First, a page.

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12 June 2008 Edition

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McFarlane trial opens in Dublin

SUPPORT: Sinn Féin President Gerry Adams and Arthur Morgan TD with Brendan McFarlane before he appeared in court on Tuesday. His trial opened the following day

SUPPORT: Sinn Féin President Gerry Adams and Arthur Morgan TD with Brendan McFarlane before he appeared in court on Tuesday. His trial opened the following day

The trial of Belfast republican and Long Kesh escapee Brendan McFarlane, in connection with the kidnap of a supermarket boss 25 years ago, opened in the non-jury Special Court in Dublin on Wednesday.
Brendan ‘Bik’ McFarlane was charged in January 1998 with falsely imprisoning Don Tidey at Derrada Wood, Ballinamore, County Leitrim, in November and December 1983. He was also charged with possession of a firearm with intent to endanger life.
McFarlane had been in Long Kesh jail since 1975 and was O/C of republican prisoners during the 1981 Hunger Strike. He took a leading part in the mass breakout by 38 republicans from the H-Blocks in September 1983. He was later arrested in Amsterdam in early 1986, extradited to the Six Counties and released on parole from in 1997. He was arrested by gardaí outside Dundalk in January, 1998 and later secured bail pending the outcome of the challenges to his prosecution.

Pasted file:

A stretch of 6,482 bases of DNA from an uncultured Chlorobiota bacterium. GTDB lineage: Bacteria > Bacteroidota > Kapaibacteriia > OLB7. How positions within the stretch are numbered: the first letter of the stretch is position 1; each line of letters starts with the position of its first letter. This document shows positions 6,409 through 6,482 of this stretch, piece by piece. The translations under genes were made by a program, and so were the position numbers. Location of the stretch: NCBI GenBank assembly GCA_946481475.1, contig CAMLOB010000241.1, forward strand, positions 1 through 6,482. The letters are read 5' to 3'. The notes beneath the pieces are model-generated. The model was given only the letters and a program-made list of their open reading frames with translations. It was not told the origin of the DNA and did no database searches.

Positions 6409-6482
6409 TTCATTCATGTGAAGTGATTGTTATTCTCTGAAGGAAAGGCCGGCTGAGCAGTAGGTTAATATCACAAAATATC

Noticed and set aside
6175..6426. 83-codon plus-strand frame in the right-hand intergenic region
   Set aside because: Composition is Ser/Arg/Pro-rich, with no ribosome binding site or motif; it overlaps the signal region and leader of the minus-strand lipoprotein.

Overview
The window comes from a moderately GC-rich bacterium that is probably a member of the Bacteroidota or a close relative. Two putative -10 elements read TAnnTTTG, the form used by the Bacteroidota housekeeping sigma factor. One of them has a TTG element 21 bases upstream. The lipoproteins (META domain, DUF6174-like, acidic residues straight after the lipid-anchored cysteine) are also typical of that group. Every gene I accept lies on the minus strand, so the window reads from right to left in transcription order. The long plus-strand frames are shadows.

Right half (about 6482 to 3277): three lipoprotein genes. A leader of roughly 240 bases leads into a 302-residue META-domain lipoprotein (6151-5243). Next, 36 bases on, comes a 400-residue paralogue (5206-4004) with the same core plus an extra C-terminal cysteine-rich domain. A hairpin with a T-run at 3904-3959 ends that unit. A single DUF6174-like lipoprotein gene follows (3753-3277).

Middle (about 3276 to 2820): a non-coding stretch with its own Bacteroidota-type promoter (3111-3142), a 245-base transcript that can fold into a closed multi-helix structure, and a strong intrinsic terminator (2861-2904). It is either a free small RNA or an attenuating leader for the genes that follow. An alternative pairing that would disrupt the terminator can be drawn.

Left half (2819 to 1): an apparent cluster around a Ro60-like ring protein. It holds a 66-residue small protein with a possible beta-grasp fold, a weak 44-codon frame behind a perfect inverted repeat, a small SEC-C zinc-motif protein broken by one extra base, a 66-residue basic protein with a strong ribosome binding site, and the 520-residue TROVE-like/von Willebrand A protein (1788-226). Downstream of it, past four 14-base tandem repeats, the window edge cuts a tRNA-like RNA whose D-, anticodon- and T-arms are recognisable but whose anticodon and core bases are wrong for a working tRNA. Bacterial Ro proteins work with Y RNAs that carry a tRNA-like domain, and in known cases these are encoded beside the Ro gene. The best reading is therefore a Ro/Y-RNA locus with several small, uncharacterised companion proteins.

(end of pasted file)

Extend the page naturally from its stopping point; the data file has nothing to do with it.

Sinn Féin Kerry North TD, Martin Ferris accompanied Brendan McFarlane at the opening of the trial.
“Brendan McFarlane is a strong supporter of the Peace Process and has played a crucial role in its development. These proceedings have been hanging over Bik and his family for over ten years. The time to stop this case has long since past, indeed many people are rightly questioning the motivation behind these proceedings. The case against Bik should be ended and he should be allowed to get on with in life in peace”, Ferris said.
McFarlane lost a legal challenge to his trial in December 2006. During earlier hearings into his case, Gardaí had to admit to losing all of the alleged evidence against Brendan McFarlane. Rather than this being the end of the matter, the DPP sought to go down the road of a trial in a move that angered many republicans.
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